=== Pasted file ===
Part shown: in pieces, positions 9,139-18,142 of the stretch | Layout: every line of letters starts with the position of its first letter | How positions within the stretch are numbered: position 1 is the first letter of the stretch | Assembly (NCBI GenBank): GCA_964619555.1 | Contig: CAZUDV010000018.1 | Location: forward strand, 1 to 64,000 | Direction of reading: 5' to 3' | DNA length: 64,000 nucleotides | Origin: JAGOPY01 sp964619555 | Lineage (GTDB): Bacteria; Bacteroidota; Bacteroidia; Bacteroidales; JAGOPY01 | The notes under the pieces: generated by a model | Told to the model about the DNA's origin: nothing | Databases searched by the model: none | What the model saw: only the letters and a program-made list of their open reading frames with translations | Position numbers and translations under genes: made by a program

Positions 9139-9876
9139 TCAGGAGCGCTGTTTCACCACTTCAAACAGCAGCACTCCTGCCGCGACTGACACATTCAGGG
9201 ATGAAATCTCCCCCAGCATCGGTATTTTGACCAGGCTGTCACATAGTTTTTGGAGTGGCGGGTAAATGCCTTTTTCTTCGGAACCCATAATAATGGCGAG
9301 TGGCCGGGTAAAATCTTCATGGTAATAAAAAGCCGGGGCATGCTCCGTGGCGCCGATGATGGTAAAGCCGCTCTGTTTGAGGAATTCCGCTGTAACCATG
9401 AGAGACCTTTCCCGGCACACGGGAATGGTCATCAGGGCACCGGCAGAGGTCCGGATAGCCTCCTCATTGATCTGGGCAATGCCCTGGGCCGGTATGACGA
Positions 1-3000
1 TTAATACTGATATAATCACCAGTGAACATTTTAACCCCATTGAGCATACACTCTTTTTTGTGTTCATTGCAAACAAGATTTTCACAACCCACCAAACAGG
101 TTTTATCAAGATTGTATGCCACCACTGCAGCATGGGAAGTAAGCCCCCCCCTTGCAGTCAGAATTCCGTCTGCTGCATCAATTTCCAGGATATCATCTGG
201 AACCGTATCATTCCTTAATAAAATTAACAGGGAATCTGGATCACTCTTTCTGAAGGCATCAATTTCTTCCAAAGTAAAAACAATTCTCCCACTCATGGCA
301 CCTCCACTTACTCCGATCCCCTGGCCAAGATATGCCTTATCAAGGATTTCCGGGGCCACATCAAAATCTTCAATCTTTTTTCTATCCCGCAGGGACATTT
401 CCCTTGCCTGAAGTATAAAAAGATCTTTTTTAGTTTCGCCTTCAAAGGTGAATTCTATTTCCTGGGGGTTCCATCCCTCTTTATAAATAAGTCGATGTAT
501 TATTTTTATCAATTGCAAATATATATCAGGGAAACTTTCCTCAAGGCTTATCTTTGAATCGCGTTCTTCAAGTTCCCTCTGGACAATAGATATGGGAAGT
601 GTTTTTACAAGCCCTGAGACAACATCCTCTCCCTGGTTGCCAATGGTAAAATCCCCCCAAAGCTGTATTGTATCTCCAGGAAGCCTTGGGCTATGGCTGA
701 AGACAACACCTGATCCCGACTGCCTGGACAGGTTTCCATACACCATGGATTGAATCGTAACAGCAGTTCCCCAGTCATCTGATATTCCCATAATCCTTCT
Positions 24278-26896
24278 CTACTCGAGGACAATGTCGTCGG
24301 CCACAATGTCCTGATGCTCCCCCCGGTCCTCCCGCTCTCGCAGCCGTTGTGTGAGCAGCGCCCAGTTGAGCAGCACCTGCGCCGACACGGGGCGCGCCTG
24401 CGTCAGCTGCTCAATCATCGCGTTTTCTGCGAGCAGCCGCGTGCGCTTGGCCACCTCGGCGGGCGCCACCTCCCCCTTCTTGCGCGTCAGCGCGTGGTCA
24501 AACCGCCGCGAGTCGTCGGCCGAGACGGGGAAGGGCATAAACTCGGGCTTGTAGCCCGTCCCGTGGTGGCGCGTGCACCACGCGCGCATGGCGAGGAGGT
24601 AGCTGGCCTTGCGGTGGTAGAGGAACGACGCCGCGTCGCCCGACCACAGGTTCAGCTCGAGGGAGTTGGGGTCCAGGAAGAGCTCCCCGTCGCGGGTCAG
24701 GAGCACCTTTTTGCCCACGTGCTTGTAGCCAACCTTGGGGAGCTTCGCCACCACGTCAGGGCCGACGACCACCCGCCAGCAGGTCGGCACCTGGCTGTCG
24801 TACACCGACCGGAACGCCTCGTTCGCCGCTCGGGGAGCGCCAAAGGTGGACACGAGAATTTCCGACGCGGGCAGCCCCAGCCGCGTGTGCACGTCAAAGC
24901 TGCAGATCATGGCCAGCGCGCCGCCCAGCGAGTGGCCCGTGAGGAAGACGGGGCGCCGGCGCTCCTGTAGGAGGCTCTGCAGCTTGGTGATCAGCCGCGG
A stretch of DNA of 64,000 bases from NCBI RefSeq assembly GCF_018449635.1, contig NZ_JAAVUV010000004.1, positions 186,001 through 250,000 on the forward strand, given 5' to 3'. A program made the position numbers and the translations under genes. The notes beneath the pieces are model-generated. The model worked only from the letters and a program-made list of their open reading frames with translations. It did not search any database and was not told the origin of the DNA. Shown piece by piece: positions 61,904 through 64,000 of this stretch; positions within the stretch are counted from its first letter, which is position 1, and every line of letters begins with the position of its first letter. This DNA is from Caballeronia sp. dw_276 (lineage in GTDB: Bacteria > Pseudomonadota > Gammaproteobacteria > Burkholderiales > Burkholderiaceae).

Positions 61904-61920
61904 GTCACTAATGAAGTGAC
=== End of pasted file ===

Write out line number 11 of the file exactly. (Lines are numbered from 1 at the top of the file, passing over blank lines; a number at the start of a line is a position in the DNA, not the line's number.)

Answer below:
301 CCTCCACTTACTCCGATCCCCTGGCCAAGATATGCCTTATCAAGGATTTCCGGGGCCACATCAAAATCTTCAATCTTTTTTCTATCCCGCAGGGACATTT